“Meeting twice a month and trying to condense all our decision-making and discussion into those two days, wasn’t very productive,” Zorc said. “But it goes beyond just discussion.

“There’s still a lot of informational stuff we need to have presented to us, so we can ask questions and be prepared to vote on things,” she added. “I feel we’re really getting behind on the information that we need.”

She cited information presented to board members on the afternoon before their Feb. 26 business meeting, saying the presentation initially was scheduled for January.

Board members had already agreed to add an hour to their last-Tuesday-of-the-month workshops with Schools Superintendent Mark Rendell, who now meets with them from noon to 4 p.m., and they believe that will help.

Clearly, though, they still need to talk more as a group – a lot more, at least for a while.

Board member Mara Schiff strongly endorsed Zorc’s pitch for adding days to the meeting schedule, referring to the group’s struggle to do “everything that needs to be done” while the panel’s newcomers learn on the job.

“I don’t feel that two days a month is getting it done,” Schiff said at that Feb. 26 meeting. “I feel we’re always running to catch up. We never have enough time to talk about things and, as a result, we’re giving short shrift to conversations that deserve more.”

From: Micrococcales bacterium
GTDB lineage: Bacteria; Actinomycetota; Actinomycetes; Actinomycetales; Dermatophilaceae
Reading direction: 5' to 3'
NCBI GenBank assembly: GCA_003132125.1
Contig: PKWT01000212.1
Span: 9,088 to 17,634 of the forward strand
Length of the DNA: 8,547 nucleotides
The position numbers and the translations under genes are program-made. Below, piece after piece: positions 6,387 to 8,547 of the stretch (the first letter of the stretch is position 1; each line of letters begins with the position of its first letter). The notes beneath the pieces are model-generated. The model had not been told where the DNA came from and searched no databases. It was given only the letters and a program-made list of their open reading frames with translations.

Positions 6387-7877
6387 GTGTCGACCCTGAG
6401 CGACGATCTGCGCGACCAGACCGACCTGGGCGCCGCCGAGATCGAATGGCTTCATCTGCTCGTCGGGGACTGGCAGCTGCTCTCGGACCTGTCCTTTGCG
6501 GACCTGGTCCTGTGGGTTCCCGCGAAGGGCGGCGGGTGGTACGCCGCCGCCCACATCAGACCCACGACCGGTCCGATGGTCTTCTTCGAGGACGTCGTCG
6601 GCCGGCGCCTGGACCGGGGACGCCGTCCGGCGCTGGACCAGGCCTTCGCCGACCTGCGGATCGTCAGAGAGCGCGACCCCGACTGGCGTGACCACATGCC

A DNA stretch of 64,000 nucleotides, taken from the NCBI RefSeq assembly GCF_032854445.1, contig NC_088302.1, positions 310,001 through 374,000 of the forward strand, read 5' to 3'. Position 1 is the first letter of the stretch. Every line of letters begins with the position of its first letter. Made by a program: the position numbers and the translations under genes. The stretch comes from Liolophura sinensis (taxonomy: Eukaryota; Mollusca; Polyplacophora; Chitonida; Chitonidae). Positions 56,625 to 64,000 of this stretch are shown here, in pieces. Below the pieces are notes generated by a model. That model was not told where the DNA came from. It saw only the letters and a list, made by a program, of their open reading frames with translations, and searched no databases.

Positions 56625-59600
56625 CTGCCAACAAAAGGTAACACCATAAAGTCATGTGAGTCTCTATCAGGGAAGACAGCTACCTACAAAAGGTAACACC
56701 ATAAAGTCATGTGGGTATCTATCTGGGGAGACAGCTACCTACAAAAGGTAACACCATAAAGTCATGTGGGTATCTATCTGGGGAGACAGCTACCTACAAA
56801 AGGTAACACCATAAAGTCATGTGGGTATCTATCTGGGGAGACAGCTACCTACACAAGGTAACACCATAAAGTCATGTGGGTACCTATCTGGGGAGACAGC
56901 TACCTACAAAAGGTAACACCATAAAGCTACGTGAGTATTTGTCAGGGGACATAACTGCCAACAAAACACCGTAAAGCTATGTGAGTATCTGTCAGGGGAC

Indeed, Schiff expressed doubt that the additional three hours for board discussion will suffice, saying, “I’m personally feeling like we need more than that.”

She referred to what she called a “packed agenda” for that night’s business meeting.

“I reviewed everything before we got here and, in reviewing it, really wondered how we were going to get through all of it because I knew I had a lot of questions on some of the things,” Schiff said.

Schiff said the homework she and the other board members do between meetings is substantial, but it’s done “in a vacuum” because Florida’s government-in-the-sunshine law restricts their ability to discuss district matters – other than those involving litigation and personnel – to public meetings.